The Social Science Research Council welcomed the cohort of China-Africa Peace and Security Research Fellows, an initiative of the SSRC’s China-Africa Knowledge Project (CAKP) for a two-day event in New York on February 13-14, 2017. The CAKP is funded by the Henry Luce Foundation. The fellowship program is a collaboration of and based on contributions from the SSRC’s African Peacebuilding Network (APN) and Conflict Prevention and Peace Forum (CPPF), and the American Friends Service Committee (AFSC).
The CAKP fellowship was launched in the spring of 2016, as a pilot program for junior Chinese scholars conducting research on China’s engagement with the United Nations (UN) on African peace and security issues. China continues to rapidly expand its participation in UN Peacekeeping Operations, and is becoming more involved in supporting peace operations and peacebuilding efforts in conflict-affected areas, especially in Africa. With support from the joint SSRC-AFSC fellowship, a group of Chinese scholars has recently returned from fieldwork in the Democratic Republic of Congo, Kenya, and Zimbabwe, as well as at the African Union in Ethiopia, where they looked at China’s engagement in UN peace operations, regional partnerships, and the role that China’s commercial interests can play in sustaining peace. The event provided the opportunity for them to first discuss their findings with one another and present them to the staff members of the SSRC, AFSC, and the Quaker United Nations Office (QUNO), and then to share their research findings with a broader policy audience.
The first day welcomed the fellows to the SSRC’s office for a Research Workshop. Staff members and fellows from China, Ethiopia, and the United States convened to discuss progress that has been made on a group book project, during which the contributors presented drafts of their chapters and received feedback from other group members. APN Alumnus, Dr. Asebe Regassa Debelo (2015, Ethiopia) presented on his contribution to the book, which is one of several chapters by African academics intended to contextualize the findings of the Chinese researchers in Africa.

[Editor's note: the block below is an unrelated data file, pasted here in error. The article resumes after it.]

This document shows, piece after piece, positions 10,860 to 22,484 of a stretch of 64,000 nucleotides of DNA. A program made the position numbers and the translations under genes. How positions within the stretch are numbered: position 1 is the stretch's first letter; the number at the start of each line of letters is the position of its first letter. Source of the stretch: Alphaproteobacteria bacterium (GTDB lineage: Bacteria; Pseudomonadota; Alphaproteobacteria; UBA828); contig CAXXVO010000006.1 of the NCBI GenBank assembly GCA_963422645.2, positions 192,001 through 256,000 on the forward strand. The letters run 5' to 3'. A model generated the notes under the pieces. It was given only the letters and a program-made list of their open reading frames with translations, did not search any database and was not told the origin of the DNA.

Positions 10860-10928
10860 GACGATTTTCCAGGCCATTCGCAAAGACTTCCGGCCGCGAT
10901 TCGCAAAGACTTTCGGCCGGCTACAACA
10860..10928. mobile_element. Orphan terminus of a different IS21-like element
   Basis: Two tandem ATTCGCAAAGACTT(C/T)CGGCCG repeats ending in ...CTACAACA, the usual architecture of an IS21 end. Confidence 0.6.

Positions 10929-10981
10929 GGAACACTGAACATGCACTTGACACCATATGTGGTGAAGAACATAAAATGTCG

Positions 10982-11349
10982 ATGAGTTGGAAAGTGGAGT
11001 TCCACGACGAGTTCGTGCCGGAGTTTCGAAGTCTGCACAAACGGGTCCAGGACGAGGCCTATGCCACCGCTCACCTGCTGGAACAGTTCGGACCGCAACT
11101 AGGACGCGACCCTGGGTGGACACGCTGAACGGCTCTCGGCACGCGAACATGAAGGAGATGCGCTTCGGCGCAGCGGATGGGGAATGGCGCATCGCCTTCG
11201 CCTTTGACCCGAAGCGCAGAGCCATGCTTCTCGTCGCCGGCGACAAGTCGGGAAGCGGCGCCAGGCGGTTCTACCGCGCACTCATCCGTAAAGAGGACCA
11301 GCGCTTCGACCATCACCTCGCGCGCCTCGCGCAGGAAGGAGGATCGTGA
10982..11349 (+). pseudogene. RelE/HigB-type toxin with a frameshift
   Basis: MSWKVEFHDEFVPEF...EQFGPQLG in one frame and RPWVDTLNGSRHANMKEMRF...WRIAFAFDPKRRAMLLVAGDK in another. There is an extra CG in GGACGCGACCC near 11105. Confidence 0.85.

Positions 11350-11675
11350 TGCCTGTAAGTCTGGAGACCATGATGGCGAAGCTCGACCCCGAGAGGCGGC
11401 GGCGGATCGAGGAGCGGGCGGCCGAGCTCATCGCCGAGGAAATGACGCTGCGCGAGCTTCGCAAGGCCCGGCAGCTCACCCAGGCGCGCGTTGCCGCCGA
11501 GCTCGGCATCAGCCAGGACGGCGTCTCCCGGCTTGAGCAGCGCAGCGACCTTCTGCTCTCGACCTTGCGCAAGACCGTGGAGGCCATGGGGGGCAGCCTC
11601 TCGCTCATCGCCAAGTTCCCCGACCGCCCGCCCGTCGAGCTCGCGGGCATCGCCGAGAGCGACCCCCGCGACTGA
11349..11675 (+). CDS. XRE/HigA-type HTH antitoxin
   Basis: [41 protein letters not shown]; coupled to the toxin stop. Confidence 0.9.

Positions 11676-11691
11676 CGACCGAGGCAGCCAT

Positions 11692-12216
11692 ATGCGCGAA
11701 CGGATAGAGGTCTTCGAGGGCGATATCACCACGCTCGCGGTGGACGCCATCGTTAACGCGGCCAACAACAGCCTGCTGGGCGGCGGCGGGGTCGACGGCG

The second day of the workshop provided an opportunity for the researchers to present their research findings to a broader policy audience at the Security Council Report, through a discussion on “Chinese Perspectives on Africa’s Peace and Security Challenges: Views from the Field.” The discussion centered on two panels, “UN Peace Operations and Regional Partnerships,” chaired by APN Program Director, Dr. Cyril Obi, and “The Role of Business in Prevention and Sustaining Peace.” Dr. Debelo—currently the Research Coordinator, Institute of Indigenous Studies, Dilla University, Ethiopia—served as a discussant for the session on “UN Peace Operations and Regional Partnerships” as well, highlighting questions about which new practices and discourses are introduced by China’s engagement with peacekeeping and peacebuilding initiatives in Africa. He also raised the issues of the interests of various actors in these missions, particularly the unsustainable nature of unilateral missions and what role China might play in bridging the gap between the African Union and the UN. If China is to continue its involvement, he pushes for further research into its vantage point, its interests in the region, and if it is possible for China to be an objective mediator.
Please see additional photos from the event on the APN’s Flickr.